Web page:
Well, playing around with zfs send and zfs recv for the first time turned out to be a little nightmare. Most of that nightmare has nothing to do with ZFS itself. Probably 50% pebkac and 50% buggy implementation in ZFS on Linux. Actually more funny is the fact that I had first used ZFS back in 2008 and never played with zfs send and recv before.
I noticed that making a deduplicated full replication was luckily ~half in size. 2.8 GB the uncompressed stream, 1.5 GB the compressed stream, 740M the deduplicated, compressed stream (using lz4 -3). I also noticed that sending a deduplicated incremental stream leads to invalid backup stream and the impossibility to terminate the process using ctrl+c. If that wasn’t enough I am also unable to kill the process (neither -15 nor -9 work). Only a reboot will make this process disappear. A few hours later I found zfs receive fails receiving a deduplicated stream „invalid backup stream“ #2210 which references send -D -R (-I) regressions #3066. Okay.. Using deduplication only for the initial replication then.
Next I was wondering about the transfer speed. Even though there was a 1gbit/s connection nload shows a transfer rate of just 1-2 MB/s average. It would sometimes go much higher and sometimes be worse. Obviously due to that such a transfer takes .. time. Today I’ve stumbled upon Implement a receive / send buffer on zfs send | zfs receive #4281. Imagine. I haven’t tried that, yet. Though it pretty much explains the behavior I was seeing on different links. While trying to get the transfer faster and faster and faster I played around with various compression methods (you might have noticed my post about selecting a compression method for zfs send using which I was able to reduce this. Still getting per average just 33 mbit/s on a 100mbit/s link even tho it shows 98 mbit/s most of the time.
First I tried to use -R and -i just as explained here 15.2.1 Using ZFS for File System Replication. And guess what, I ran into the next problem. My auto-snapshot script creates snapshots if the property com.sun:auto-snapshot is set to true. This was the case on the source and enabled for the datasets on the destination EXCEPT for the backups dataset where I explicitly disabled it. Setting a dataset readonly
zfs recv -o readonly=on does not stop the ability to create a snapshot (that is totally okay, you just have to know that). However, the replication will set com.sun:auto-snapshot to on for the transfered dataset and hence my snapshot script was creating snapshots and hence every further incremental send would fail. Now, the documentation states that you can, apart from doing -o readonly=on unset a specific property by using -x. But, this functionality does not seem to work in ZFS on Linux (0.6.5.4) and I just created an issue-report at github (closed already, just haven’t seen that there are issues for exactly this, already) in which a few related issues have been referenced, e.g. zfs receive does neither support -o property=value nor -x property #1350. So I just added an exclude-option to my snapshot script which would exclude a given path, in this case storage/backups.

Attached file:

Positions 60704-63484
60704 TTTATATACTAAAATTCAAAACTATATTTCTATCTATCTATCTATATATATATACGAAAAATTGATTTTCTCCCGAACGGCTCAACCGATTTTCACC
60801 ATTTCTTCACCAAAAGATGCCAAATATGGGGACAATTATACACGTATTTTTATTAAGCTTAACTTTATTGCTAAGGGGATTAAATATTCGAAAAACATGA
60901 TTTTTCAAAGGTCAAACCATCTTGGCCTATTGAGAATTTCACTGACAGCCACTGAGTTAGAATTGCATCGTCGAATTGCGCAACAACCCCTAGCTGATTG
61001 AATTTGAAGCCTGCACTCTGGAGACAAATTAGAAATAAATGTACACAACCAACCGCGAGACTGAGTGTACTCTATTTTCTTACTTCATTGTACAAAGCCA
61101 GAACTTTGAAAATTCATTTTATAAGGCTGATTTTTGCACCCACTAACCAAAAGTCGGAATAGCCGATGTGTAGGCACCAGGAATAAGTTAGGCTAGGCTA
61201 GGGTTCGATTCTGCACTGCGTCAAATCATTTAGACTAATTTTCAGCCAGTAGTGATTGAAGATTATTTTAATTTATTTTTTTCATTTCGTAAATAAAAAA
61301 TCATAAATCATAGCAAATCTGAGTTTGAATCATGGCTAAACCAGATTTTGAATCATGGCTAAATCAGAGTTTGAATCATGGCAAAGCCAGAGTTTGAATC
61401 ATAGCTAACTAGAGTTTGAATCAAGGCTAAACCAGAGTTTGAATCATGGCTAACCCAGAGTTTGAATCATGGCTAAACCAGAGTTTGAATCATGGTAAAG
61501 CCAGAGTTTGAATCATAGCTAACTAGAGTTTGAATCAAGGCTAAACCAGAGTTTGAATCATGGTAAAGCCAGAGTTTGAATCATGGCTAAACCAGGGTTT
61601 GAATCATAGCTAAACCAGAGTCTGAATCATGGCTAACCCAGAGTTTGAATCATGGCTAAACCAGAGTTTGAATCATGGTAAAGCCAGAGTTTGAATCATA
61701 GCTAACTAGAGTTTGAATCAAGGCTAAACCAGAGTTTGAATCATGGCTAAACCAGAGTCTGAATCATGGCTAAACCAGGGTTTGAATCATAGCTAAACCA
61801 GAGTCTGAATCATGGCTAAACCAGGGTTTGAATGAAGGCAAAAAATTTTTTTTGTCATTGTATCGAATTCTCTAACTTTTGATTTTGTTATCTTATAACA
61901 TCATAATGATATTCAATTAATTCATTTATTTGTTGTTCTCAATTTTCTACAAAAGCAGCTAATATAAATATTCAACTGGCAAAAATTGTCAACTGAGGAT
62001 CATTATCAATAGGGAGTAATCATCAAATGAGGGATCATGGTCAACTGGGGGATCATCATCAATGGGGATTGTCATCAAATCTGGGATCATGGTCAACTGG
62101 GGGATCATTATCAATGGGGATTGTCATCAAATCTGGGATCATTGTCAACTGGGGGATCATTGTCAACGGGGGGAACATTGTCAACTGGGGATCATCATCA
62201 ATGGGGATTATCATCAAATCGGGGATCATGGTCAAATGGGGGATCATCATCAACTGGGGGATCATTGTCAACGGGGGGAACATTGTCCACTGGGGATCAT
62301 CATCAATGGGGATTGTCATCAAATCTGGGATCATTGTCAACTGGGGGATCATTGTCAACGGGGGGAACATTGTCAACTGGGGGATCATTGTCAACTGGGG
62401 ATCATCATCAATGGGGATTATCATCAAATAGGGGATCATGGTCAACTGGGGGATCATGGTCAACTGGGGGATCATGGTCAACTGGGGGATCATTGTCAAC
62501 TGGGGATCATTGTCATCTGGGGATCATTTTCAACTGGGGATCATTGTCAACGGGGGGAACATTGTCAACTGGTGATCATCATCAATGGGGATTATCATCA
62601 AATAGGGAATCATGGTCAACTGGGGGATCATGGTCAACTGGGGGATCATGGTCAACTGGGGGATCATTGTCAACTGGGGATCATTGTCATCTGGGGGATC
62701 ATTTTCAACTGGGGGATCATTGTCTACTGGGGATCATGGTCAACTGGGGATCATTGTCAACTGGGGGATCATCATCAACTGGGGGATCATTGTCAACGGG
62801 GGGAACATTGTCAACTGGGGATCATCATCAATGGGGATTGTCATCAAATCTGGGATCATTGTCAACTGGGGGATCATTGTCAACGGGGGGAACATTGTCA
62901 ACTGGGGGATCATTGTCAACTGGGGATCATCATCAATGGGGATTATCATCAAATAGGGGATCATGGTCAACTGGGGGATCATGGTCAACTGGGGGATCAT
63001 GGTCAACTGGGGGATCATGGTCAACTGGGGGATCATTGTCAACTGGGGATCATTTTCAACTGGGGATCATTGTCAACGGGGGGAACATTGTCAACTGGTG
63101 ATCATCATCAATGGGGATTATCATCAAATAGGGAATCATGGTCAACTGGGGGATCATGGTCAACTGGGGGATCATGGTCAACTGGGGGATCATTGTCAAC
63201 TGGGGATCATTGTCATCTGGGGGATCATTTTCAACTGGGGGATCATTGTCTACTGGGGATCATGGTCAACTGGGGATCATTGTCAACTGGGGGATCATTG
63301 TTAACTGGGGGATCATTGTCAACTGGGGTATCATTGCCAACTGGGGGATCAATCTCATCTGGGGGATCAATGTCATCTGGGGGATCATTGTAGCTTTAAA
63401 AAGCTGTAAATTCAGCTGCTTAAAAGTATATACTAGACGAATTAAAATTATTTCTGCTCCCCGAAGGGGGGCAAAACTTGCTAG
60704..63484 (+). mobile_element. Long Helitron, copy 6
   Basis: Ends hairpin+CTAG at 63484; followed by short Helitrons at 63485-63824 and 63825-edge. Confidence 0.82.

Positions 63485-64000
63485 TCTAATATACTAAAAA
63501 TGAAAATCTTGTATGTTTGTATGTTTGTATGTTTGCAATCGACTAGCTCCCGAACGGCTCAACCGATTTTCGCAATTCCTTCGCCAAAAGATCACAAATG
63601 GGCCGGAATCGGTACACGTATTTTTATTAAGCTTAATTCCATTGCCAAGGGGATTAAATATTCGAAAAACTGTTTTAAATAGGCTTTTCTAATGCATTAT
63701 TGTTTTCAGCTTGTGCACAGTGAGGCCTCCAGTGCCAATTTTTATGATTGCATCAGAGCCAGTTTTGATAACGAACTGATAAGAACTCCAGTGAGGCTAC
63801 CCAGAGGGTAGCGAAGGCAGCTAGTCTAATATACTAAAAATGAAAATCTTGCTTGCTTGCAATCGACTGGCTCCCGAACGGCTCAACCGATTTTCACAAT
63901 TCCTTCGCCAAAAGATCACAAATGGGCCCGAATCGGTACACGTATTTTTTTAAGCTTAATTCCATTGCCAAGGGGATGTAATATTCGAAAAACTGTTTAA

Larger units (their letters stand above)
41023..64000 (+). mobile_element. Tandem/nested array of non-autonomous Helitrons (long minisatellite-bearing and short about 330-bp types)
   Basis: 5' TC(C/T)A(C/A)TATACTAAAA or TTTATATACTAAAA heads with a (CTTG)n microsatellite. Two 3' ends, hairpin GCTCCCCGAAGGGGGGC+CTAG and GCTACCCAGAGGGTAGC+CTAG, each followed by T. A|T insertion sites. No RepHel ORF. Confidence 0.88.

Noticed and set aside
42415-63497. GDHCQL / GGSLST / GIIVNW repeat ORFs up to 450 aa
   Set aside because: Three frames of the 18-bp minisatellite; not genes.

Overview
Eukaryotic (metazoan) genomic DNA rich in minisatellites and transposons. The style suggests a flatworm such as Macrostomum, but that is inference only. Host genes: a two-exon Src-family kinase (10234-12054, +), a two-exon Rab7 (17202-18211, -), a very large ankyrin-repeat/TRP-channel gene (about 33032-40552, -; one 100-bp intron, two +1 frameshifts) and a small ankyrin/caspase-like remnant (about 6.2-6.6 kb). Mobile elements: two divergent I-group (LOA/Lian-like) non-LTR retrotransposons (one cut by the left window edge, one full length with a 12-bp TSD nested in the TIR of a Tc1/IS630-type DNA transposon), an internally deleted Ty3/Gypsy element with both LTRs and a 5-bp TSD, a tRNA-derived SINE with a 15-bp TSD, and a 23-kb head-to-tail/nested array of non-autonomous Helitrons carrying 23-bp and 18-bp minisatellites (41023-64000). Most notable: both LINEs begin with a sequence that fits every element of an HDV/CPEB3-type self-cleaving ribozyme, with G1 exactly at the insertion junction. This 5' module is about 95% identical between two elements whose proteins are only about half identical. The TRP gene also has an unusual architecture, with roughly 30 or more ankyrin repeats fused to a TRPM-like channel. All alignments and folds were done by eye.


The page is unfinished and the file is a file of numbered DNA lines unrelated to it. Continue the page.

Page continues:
It was about time to try with a somewhat bigger Pool. Just 300 GB of data. After some hours I wanted to do
CTRL+Z so that I could follow that with
disown my usual approach to send something to the background and close the ssh session. Pretty sure you already know that I’ll show another issue at github. Here you go ‚zfs send‘ aborts on any signal #810.
Seriously, I think I’ve ran into every possible bug. I had trouble using zfs recv -F (which can be dangerous in some conditions). I think a combination of zfs rollback, zfs recv -F caused that the original dataset got renamed while trying to synchronize:
storage/backups/storage 1.07G 14.9T 140K /storage/backups/storage storage/backups/storage/images 1.07G 98.9G 1.07G /storage/backups/storage/images storage/backups/storagerecv-20913-1 55.8G 14.9T 140K /storage/backups/storagerecv-20913-1 storage/backups/storagerecv-20913-1/containers 54.6G 14.9T 151K /storage/backups/storagerecv-20913-1/containers storage/backups/storagerecv-20913-1/containers/100 10.4G 1014G 4.57G /storage/backups/storagerecv-20913-1/containers/100
It somehow renamed storage to storagerecv-20913-1 and synchronized storage/images again. I had trouble with a broken stream (found out, it was the -BD option to the
lz4 binary). However this issue initially lead me to the following github issue zfs send fails with „operation not applicable to datasets of this type“ #2268.
Instead of using -R for zfs send and -F for zfs recv I am working on a per-dataset basis now. Which solves a lot of trouble… Guess what.. Finally the replication is working fine! Just waiting for the next bug to arise! :^)